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History and Evidence

  • Elizabeth Randell Upton
Part of the The New Middle Ages book series (TNMA)

Abstract

Evidence for the performance of music in the Middle Ages comes to us only indirectly. Public notices, concert reviews, and diary entries: all the familiar trappings of later public musical culture would not be invented for centuries. Only a very few mentions of music-making have been found in historical chronicles—such as the two famous examples from Du Fay’s life, the 1436 dedication of the cathedral Santa Maria del Fiore in Florence, and the 1454 Feast of the Oath of the Pheasant held by Philip the Good, Duke of Burgundy in Lille1—but such rare reports are usually too vague to be useful—“the singers sounded like angels!”—and the occasions themselves are too extraordinary, once-in-a-lifetime events for generalization to be safe.

Keywords

External Evidence Musical Work Wedding Ceremony Musical Style Notational Practice 
These keywords were added by machine and not by the authors. This process is experimental and the keywords may be updated as the learning algorithm improves.

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Notes

  1. 1.
    There is no doubt that Du Fay’s motet Nuper Rosarum Flores was written to celebrate the rededication of the cathedral by Pope Eugenius IV, but it is still unclear when it would have been performed, or under what circumstances. See chapter 5 for specific discussion of this motet and its performance. It has been proposed that Du Fay’s motet Lamentatio sanctae matris ecclesiae Constantinopolitanae was performed at the Feast of the Oath of the Pheasant, first brought to modern attention by Johan Huizinga in The Autumn of the Middle Ages (1919). F. Alberto Gallo describes the feast but suggests that Du Fay’s motet was written a year later, in 1455. See Music of the Middle Ages II (Cambridge: Cambridge University Press, 1985), 104.Google Scholar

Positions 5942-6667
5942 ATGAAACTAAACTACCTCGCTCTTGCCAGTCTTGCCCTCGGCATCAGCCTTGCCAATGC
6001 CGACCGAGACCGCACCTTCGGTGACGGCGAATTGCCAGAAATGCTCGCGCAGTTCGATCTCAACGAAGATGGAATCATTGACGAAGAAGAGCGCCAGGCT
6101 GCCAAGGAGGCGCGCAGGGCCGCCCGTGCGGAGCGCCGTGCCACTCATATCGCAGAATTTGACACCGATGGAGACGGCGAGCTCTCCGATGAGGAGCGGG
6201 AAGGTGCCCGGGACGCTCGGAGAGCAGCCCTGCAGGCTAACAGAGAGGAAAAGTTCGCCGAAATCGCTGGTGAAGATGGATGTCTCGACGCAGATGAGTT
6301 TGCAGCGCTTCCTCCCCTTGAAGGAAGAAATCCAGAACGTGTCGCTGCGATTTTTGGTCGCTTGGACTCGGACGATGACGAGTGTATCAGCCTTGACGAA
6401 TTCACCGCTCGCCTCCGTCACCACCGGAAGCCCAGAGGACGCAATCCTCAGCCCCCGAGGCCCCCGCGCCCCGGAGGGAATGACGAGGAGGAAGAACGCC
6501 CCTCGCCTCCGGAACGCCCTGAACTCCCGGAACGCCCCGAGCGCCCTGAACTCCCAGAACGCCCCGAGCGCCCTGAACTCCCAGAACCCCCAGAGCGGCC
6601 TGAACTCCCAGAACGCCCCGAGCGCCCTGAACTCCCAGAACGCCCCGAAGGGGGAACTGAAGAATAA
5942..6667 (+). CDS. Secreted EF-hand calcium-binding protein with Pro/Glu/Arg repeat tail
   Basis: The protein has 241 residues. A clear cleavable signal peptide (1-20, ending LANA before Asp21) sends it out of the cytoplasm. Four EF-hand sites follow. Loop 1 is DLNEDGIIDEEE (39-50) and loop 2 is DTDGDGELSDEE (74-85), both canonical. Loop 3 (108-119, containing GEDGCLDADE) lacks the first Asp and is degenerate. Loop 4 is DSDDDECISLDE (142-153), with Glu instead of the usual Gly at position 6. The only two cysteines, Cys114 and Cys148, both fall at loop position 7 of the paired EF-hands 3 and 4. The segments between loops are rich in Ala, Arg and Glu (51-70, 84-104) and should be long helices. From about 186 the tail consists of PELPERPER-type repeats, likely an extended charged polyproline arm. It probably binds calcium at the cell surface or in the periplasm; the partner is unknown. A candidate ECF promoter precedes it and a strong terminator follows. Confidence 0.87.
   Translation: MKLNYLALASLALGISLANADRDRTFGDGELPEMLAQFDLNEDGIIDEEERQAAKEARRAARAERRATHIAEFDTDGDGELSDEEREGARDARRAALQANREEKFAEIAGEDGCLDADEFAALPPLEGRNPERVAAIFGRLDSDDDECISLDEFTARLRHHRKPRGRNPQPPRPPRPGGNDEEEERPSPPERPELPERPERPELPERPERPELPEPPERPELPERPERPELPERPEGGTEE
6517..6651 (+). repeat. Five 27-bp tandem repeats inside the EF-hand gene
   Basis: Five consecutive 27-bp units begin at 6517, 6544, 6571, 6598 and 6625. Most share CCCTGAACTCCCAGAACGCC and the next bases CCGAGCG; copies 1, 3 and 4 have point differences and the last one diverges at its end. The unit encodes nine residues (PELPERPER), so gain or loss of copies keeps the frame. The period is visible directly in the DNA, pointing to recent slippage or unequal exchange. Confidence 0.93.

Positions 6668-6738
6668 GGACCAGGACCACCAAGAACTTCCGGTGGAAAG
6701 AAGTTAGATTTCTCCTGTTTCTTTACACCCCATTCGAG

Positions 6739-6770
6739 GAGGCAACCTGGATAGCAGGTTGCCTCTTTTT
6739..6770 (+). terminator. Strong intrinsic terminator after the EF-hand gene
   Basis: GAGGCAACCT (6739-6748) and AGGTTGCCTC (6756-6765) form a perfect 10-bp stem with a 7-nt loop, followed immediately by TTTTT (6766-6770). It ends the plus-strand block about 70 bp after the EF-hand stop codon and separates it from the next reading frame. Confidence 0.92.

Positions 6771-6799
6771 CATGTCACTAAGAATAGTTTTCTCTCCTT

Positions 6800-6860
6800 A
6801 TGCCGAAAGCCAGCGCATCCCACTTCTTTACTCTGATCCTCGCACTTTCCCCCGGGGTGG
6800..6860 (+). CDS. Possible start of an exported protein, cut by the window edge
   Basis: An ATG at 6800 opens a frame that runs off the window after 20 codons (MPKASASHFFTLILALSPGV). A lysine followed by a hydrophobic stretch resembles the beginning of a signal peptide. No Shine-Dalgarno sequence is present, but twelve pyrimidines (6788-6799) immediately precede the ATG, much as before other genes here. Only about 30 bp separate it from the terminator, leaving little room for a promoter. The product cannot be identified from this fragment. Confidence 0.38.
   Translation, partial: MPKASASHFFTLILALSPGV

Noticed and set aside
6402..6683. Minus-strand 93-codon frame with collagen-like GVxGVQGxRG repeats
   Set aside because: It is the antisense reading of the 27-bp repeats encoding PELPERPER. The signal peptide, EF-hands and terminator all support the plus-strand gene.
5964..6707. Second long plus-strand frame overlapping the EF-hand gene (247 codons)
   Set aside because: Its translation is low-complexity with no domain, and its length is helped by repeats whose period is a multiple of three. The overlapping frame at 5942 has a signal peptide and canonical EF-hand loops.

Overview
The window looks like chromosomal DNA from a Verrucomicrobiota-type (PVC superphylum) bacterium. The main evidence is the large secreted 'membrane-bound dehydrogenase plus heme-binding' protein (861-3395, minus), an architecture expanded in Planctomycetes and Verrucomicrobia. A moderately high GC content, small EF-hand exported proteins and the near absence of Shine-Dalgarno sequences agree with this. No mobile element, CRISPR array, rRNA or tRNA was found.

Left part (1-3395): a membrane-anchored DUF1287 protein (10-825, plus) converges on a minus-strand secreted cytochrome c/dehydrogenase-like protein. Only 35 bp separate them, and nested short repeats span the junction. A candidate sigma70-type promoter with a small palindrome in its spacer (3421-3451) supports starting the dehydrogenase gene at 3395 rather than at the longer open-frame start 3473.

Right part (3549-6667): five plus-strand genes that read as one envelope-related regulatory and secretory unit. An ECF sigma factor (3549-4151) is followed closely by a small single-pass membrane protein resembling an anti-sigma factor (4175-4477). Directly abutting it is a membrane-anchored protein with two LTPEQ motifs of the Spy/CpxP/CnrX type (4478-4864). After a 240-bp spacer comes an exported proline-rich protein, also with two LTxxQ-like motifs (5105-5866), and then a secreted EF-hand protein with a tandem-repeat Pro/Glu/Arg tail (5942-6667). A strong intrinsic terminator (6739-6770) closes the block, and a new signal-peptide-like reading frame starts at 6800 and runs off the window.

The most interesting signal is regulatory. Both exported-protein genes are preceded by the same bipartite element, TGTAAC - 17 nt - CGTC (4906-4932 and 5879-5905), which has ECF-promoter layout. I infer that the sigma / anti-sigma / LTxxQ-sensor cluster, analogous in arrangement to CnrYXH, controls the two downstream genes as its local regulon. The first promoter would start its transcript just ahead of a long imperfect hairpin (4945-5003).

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    I follow Graeme Boone in reading vascule in this verse as vassal. See Graeme M. Boone, Patterns in Play: A Model for Text Setting in the Early French Songs of Guillaume Du Fay (Lincoln: Nebraska University Press, 1999), 284. Boone’s fn. 73 reads “In verse 7 [of the second stanza], I have emended the nonsensical ‘vascule’ (from the Latin ‘vasculum,’ ‘little vase’) to ‘vassale’.”Google Scholar
  30. 51.
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  33. 52.
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  35. 55.
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    See in particular Christopher Page, “The Performance of Songs in Late Medieval France,” 441–450; and Nora Beck, Singing in the Garden: Music and Culture in the Tuscan Trecento, (Innsbruck: Studien Vlg.; Lucca: LIM Ed., 1998). For a later period, Elizabeth Morgan’s dissertation, “The Virtuous Virtuosa: Women at the Pianoforte in England, 1780–1820,” UCLA, 2009, demonstrates how aesthetic discussion of musical works can be deepened by understanding the social conventions of entertainment.Google Scholar
  40. 69.
    The working hypothesis is that Du Fay met the Malatesta at the Council of Constance (1414–1418), while in the entourage of the Bishop of Cambrai. See Fallows, Dufay, and Alejandro Planchart, “The Early Career of Guillaume Du Fay,” Journal of the American Musicological Society, vol. 46 (1993), 341–368. Alejandro Planchart now suspects that Du Fay’s contact among the Malatesta was more likely Cleofe’s brother Pandolfo Malatesta, later archbishop in Patras (private communication).Google Scholar

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© Elizabeth Randell Upton 2013

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  • Elizabeth Randell Upton

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